prophets, and he thus depicted a rather negative decline into legalistic and ritual religion that in his view characterized Judaism. If this evaluation has now been abandoned, other important elements of this reconstruction still stand, though in many ways historical research has qualified and redefined Wellhausen’s reconstruction of the course of ‘Israelite religion’ and the early development of Judaism. A new form of religion does seem to have emerged in the fifth century in both Judah and Samaria, and probably more widely in Syria-Palestine, but our understanding of early forms of Judaism reveals, far from a monolithic and ritually obsessed religious system, an enormous variety and vigour of beliefs and practice. The notion of a ‘prophetic religion’ has also dissipated, and ‘pre-exilic’ Israelite religious beliefs now appear to have been hardly different from the pattern in the rest of Palestine. Nevertheless, Wellhausen was quite conscious of the fact that since, as de Wette had put it, and he underlined, texts tell us about the time they are written and not (necessarily) the time they claim to describe, and since he dated Deuteronomy and the Priestly ‘documents’ to well after the foundation of the monarchies, he cast doubt on the entire reliability of the Pentateuchal narratives. But he did not extend this doubt to the narratives of Joshua–Kings, which were, in part, taken to show precisely that the Mosaic laws were not in force at the time they describe. His hypothesis, then, depended on these books being accepted as a fairly accurate historical account.
Some of the revisions to this reconstruction have been due to increased attention to the biblical texts themselves, but study of early Jewish texts outside the scriptural canon, the ‘Apocrypha and Pseudepigrapha’ as they are commonly termed, as well as the Dead Sea scrolls, discovered in 1947, have cast doubt on just how representative a portrait the Bible gives of Israelite and Jewish religion. But the contribution of archaeology in Palestine and elsewhere in the Middle East has also changed the way Israelite – in fact, we shall now have to say ‘Israelite and Judean’ – history now has to be investigated. Even before scientific excavation began to be conducted, inscriptions from neighbouring countries (Egypt, Assyria, Babylonia, Iran Syria, Moab) had begun to throw direct light on persons and events in the Bible. While these texts are usually discovered by means of archaeology, they are still literary texts, and cannot be treated as ‘objective’ testimony. Like the biblical narratives, and indeed like all ancient texts, they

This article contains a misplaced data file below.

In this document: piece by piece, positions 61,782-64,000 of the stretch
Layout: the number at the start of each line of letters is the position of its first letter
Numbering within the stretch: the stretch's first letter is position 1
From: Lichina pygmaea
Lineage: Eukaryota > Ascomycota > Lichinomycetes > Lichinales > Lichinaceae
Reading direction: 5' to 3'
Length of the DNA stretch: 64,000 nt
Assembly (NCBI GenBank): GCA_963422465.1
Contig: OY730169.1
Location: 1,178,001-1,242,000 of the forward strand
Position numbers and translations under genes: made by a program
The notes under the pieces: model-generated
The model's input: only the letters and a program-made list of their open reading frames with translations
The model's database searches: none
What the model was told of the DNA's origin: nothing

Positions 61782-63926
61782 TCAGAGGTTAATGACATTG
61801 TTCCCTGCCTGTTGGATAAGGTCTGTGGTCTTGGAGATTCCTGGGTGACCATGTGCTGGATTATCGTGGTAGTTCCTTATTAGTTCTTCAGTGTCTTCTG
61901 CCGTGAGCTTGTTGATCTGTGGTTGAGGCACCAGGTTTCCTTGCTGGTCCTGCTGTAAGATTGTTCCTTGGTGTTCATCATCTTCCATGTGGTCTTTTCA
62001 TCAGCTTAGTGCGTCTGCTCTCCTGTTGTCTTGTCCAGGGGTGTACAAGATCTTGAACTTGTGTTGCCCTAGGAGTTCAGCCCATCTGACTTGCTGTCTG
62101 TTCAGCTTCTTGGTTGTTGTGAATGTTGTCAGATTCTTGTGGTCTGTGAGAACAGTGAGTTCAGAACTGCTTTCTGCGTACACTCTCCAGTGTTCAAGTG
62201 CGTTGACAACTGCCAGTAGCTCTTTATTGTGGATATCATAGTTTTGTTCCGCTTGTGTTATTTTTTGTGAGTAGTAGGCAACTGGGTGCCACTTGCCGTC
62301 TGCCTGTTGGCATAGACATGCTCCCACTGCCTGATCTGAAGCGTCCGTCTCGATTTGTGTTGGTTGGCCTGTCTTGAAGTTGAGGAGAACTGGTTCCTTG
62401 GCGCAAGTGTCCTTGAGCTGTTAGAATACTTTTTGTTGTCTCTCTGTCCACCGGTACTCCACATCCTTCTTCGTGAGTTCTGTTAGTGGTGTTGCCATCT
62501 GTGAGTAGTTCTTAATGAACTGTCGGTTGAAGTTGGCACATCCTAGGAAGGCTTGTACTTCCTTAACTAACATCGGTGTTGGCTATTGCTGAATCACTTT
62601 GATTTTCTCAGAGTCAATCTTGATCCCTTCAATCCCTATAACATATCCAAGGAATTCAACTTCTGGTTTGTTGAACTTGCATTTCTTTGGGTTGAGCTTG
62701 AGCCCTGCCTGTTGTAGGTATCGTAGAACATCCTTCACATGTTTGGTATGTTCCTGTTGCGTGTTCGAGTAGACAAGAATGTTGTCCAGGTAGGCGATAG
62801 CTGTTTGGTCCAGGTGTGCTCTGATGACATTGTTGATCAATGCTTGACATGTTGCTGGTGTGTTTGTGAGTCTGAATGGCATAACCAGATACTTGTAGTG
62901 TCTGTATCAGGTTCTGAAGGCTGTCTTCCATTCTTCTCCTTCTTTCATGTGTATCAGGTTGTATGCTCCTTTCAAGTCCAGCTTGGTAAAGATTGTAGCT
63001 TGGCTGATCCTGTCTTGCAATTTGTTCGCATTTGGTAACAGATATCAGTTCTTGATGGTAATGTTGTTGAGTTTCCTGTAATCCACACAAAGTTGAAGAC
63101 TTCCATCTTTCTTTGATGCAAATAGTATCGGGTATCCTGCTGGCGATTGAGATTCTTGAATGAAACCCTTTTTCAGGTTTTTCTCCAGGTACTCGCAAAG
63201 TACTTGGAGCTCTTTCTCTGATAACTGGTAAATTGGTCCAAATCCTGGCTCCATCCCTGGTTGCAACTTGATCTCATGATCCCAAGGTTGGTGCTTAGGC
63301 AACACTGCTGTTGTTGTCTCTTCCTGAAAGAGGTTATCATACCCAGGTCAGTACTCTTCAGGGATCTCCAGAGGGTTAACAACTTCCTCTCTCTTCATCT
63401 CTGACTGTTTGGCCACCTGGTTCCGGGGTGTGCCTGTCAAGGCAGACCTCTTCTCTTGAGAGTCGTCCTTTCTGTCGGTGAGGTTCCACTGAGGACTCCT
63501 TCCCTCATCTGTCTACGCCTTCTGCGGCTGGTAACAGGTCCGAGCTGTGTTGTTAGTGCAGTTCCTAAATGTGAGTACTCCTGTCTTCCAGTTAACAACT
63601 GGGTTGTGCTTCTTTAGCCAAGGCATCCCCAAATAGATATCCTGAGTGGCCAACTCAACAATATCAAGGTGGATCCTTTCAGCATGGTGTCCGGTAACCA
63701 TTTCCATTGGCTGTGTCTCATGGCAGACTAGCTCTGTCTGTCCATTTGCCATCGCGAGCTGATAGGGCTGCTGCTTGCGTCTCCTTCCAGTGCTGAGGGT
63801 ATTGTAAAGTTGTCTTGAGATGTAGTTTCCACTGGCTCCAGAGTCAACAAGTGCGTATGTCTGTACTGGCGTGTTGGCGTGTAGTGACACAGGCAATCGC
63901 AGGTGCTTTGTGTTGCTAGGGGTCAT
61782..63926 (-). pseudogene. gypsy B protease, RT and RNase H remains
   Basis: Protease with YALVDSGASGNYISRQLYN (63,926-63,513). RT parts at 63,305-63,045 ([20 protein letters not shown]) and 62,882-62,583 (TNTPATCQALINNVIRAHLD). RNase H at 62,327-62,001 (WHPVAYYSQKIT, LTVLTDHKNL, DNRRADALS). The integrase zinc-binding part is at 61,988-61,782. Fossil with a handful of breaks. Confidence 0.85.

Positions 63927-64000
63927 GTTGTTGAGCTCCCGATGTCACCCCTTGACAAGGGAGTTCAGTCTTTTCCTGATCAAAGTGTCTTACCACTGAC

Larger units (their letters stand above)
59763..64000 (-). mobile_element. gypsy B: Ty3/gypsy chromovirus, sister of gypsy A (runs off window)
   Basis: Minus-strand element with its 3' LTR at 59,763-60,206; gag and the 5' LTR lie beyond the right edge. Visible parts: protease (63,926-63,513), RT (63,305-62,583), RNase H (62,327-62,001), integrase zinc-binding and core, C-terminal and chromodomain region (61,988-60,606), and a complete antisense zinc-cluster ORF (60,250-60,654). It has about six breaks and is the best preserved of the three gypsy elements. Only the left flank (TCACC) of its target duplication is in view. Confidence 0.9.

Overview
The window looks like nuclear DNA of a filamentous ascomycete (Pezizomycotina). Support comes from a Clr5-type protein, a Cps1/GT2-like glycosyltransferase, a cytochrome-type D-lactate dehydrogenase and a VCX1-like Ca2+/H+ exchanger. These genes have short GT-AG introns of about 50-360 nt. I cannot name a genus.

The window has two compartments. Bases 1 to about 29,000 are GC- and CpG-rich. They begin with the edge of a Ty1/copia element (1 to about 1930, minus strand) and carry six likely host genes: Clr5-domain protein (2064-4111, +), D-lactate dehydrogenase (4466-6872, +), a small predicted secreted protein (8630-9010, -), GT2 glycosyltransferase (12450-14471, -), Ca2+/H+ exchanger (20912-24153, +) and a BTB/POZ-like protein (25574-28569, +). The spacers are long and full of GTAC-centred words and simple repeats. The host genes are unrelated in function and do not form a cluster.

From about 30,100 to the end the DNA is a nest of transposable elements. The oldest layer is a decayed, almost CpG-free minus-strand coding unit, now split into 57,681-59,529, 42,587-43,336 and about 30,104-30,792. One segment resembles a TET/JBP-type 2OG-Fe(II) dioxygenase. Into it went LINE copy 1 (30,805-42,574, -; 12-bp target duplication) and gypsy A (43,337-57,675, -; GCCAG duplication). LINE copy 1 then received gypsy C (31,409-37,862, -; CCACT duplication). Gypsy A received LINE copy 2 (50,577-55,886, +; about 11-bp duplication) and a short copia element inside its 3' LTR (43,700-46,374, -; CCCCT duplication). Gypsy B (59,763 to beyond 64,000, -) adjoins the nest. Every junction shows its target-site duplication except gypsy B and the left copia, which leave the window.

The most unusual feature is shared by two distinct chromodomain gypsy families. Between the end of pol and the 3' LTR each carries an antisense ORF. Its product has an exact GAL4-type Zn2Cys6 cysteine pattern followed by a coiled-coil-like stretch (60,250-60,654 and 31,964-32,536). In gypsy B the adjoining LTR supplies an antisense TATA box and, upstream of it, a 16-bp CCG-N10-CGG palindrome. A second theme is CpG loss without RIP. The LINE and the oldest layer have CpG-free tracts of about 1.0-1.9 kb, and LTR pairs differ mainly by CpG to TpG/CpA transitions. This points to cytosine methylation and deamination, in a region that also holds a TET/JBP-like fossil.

represent certain interests and ideologies. They can indeed provide verification of some events and personages, but there is always a perspective, a motive, and indeed, sometimes the demands of the literary genre, underlying an account of even a contemporary event. Indeed, it is not incorrect to regard all ancient texts, the production of which was largely under the control of monarchs and their servants, as propagandistic and thus not to be interpreted too naively. Here literary-critical rather than archaeological skills are needed by the historian.